So. As I said two weeks ago, I broke my own rule and I bought a book without reading the free sample first.
Now, the review of Blameless, by Gail Carriger.
The first thing you might note is that it took me 14 days to finish reading the book. You might think, since I was so excited about reading it, that this is significant. You might be right.
The first book in the series was great fun, as was the second. These books are lighthearted Victorian steampunk with vampires and werewolves (and Templars), oh my! When in the opening sequence of the first book, Soulless, our heroine is forced to kill a vampire not because he tried to bite her, but because he didn’t introduce himself properly first? Well, Victorian fun is about to cut loose. These books are published by Orbit, a science fiction/fantasy publisher. They are not romances. But the relationship between the headstrong, unmarriageable spinster Alexia Tarabotti and the surly, Scottish werewolf Lord Maccon is such a huge part of the books’ appeal. It is charming and cantankerous and pulled in a lot of readers who were at least as interested in the romance as the steampunk fun.
Carriger was the victim of some bad promotions because at the time the second book, Changeless, was released, Amazon was already promoting Blameless and making it available as a pre-order–with a summary that revealed the huge cliffhanger ending of book two. There were many readers who decided they would not read Changeless until they had Blameless in hand, because they didn’t want to have to wait months for the sequel. I assume it was Orbit’s summary that was used, and I can imagine how frustrating it was to Carriger to put disclaimers on her blog in every single post, warning potential readers not to read the summary of book three unless they wanted to be spoiled. However, she has had phenomenal sales so hopefully it hasn’t hurt too much.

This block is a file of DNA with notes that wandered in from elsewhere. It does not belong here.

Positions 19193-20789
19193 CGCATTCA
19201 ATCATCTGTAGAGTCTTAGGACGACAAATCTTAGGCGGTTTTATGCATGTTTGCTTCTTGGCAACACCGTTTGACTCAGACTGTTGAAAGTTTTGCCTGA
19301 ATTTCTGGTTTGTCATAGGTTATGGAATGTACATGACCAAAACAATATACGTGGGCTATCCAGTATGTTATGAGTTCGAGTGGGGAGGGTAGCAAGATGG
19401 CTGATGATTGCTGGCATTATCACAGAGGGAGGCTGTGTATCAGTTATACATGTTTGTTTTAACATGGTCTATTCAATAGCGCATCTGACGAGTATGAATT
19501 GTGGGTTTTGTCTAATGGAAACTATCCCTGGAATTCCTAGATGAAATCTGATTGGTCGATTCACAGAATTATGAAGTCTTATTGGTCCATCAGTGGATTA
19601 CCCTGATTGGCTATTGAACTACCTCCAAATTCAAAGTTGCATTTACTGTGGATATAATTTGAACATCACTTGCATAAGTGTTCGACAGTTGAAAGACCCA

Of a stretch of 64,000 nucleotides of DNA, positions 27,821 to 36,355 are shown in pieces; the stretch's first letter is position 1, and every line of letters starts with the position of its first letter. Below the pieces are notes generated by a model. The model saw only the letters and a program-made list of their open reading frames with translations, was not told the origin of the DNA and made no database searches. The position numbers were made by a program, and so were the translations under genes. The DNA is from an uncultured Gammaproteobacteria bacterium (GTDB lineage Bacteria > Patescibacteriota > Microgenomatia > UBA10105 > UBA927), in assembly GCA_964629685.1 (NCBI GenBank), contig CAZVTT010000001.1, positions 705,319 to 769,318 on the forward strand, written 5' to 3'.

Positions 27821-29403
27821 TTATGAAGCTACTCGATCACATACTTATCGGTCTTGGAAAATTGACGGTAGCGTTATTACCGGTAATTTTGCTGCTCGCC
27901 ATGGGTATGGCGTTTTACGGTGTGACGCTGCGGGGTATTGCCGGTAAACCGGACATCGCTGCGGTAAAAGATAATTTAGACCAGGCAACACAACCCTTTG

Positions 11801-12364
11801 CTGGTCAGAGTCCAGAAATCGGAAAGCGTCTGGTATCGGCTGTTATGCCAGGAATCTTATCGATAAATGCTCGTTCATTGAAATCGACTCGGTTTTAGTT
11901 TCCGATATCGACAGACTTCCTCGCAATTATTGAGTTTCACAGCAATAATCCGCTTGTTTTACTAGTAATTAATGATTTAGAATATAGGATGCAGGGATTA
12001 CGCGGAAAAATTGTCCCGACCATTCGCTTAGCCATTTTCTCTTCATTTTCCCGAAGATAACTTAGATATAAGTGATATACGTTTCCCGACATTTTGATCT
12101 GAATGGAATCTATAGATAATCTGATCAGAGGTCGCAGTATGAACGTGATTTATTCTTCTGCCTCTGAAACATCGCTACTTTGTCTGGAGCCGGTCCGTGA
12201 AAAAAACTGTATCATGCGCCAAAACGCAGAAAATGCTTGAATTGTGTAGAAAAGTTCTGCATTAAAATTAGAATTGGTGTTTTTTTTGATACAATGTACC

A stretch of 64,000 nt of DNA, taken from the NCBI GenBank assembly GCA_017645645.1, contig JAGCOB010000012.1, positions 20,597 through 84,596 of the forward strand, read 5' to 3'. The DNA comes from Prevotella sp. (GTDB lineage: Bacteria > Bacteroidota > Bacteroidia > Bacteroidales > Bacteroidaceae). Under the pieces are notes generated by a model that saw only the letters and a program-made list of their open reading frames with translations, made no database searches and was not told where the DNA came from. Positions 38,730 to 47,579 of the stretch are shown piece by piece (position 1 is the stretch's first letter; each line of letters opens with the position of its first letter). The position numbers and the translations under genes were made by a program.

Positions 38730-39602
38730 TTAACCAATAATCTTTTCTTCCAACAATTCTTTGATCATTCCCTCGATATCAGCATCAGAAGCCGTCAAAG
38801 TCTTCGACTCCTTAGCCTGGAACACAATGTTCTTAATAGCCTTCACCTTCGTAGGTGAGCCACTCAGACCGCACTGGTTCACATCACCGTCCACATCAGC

I, for one, loved the cliffhanger, and (as has been noted) eagerly awaited its resolution.
Which brings us to Blameless. I hate spoilers. This is one spoiler that I would have appreciated. I might have been better prepared to enjoy the book had I been forewarned.
What I am about to say has been mentioned in every review I’ve read because it’s impossible to review the book without mentioning it, but if you hate spoilers, skip the next paragraph. And if you want to know more than I’m willing to say, go find other reviews.
Alexia and Lord Maccon are kept apart throughout the entirety of Blameless. At least half of the charm of the first two books is missing. And if the relationship between them (and how they are going to deal with the “cliffhanter-inconvenience”) is what has left you Breathless for this book, you, like me, are going to be disappointed. That said, the book is filled with twists, turns, steampunky goodness, and Professor Lyall. It has much to offer. But in this case I think I would have been better served if I had known going in that the irascible duo were not going to be together in this book, because that is why it took me so long to read it.
That said, it does have some wonderful twists and turns, including one near the end that has introduced an entirely new twist to spice up the next book in the series. I’m glad I bought it, glad I read it, and will read the next and the next. But I agree with reviewers who had problems with the aforementioned spoiler, and a certain resolution at the very end of this book.
If I were someone who gave stars for reviews, Blameless would get fewer stars than Soulless and Changeless. But it would still get a decently-high rating.
Edited to add: I’m glad to report that I recently saw a review where the reader liked Blameless better than Changeless, so see? Mileage definitely varies!
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